The Piping Plover is a small shore bird, not much larger than the size of a human adult’s fist!
Like many other shore birds, Piping Plovers are conveniently plumaged to blend into their preferred surroundings of dry sandy beaches. Their sandy-coloured back allows them to disappear from view easily, especially when they remain still. Their underbelly is coloured white.
During the breeding season, adults develop a black breast band around their neck, as well as a black head band located between the eyes. Immature or “young” Piping Plovers and adults on their wintering grounds, do not have the characteristic black markings. Their bills are orange with a black tip while they are in breeding plumage; in the off-season their bills are all black.
In general, the males have more contrast in their markings — stronger and darker black markings, and a deeper orange to the bill. Telling the difference between males and females, especially young ones, is difficult.
This species is very similar to the Piping Plover. The main difference is the colour of the back. Semipalmated Plovers nest in areas with wet and therefore darker sand. Their backs are darker than the Piping Plovers to allow them to blend into those surroundings. The black markings around the eyes resemble a bandit’s mask.
Semipalmated Plovers are usually only seen on Lake Huron shores throughout the spring and fall migrations (Piping Plovers, on the other hand, come to our shores during spring and summer). Semis love to hang out in groups with other members of their species or even other shore bird species individuals (compared to the mostly solitary habit of the Piping Plover). These birds will not stick around for too long; they drop in for a rest and a bite to eat on their way to breeding grounds in northern Canada or in the fall when heading south to their wintering grounds.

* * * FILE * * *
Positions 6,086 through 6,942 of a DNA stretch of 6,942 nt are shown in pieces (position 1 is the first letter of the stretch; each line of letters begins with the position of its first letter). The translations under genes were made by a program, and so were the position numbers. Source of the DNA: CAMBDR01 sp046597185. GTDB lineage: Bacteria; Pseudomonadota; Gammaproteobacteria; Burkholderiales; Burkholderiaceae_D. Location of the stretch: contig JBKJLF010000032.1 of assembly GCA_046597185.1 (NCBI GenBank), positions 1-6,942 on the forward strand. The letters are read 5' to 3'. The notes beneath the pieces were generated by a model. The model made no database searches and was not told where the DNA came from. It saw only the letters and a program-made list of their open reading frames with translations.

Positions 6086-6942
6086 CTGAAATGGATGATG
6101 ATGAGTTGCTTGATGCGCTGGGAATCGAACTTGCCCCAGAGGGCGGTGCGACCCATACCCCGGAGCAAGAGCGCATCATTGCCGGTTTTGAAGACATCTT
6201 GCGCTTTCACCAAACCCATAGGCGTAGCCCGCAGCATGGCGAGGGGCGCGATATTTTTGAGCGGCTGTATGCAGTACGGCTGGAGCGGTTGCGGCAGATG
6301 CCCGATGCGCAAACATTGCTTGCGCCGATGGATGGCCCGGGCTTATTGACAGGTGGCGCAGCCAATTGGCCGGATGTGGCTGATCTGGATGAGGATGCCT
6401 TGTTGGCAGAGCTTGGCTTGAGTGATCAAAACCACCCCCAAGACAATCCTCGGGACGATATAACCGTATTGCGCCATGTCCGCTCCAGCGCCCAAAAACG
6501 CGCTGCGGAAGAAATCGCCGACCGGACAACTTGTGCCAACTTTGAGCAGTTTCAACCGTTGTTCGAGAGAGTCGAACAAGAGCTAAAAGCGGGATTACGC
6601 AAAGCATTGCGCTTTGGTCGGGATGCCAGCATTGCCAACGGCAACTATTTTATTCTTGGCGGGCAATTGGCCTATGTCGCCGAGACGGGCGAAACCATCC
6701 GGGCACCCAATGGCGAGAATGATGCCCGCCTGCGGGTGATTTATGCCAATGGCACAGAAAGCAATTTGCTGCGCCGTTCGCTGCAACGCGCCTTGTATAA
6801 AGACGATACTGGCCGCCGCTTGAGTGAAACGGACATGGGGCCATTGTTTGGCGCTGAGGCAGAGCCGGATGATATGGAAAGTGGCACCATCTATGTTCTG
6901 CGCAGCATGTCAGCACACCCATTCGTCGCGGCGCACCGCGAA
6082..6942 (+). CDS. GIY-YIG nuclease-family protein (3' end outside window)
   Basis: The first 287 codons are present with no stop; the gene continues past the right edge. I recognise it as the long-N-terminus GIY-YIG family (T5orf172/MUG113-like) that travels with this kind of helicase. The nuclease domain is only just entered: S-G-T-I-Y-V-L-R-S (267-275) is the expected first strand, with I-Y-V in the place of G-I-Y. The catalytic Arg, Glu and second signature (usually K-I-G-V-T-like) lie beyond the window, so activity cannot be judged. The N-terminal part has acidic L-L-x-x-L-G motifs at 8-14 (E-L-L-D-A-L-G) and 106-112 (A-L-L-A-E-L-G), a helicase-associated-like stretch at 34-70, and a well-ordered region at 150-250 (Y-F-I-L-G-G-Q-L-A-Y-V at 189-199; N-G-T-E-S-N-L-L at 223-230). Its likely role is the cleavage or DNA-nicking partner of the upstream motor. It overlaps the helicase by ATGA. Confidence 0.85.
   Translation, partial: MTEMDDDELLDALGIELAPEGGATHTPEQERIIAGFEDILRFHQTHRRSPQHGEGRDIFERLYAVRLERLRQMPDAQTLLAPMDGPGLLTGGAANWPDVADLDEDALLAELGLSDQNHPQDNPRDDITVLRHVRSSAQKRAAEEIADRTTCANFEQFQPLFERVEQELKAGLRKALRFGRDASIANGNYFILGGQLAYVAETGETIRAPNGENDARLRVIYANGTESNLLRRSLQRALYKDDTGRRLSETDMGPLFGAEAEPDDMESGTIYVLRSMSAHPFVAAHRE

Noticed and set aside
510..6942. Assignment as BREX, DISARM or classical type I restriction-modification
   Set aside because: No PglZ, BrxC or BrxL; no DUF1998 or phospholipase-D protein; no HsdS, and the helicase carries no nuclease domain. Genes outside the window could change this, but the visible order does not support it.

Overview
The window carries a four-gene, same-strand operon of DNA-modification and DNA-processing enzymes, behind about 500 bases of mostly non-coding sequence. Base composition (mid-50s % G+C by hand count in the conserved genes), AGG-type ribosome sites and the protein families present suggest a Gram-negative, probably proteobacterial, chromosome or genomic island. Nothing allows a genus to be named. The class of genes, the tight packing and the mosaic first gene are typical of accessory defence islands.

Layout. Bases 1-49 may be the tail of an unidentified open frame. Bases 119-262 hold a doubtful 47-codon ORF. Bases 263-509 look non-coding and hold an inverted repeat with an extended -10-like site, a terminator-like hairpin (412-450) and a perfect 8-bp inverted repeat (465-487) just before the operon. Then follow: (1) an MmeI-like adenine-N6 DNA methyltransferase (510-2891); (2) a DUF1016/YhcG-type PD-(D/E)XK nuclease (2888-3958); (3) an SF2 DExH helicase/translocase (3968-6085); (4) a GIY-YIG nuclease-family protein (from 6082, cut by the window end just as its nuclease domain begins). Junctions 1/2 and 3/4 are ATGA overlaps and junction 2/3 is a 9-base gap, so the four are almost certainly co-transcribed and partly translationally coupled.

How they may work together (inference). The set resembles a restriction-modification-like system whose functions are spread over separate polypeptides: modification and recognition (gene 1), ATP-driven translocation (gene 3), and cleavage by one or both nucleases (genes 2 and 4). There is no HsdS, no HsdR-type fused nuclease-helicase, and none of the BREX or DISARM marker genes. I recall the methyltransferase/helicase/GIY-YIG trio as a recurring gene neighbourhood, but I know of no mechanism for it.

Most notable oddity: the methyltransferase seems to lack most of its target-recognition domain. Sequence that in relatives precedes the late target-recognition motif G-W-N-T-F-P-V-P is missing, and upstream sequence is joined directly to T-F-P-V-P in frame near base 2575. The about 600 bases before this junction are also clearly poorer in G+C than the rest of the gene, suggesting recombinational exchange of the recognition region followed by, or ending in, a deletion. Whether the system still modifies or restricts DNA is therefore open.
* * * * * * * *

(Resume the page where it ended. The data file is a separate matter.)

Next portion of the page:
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Killdeer can be distinguished from Piping Plovers by their size (at least double that of the Piping Plover), a much darker brown colour on the back and the number of neck bands. Killdeer have two black neck bands, while Piping Plovers have only one.
Killdeer nest throughout Ontario and are not picky about their habitat. They nest in many areas including lawns, driveways, gravely areas, agricultural lands, and the sides of roadways. This is very different from the Piping Plover, which only chooses the open areas of sandy beaches to nest.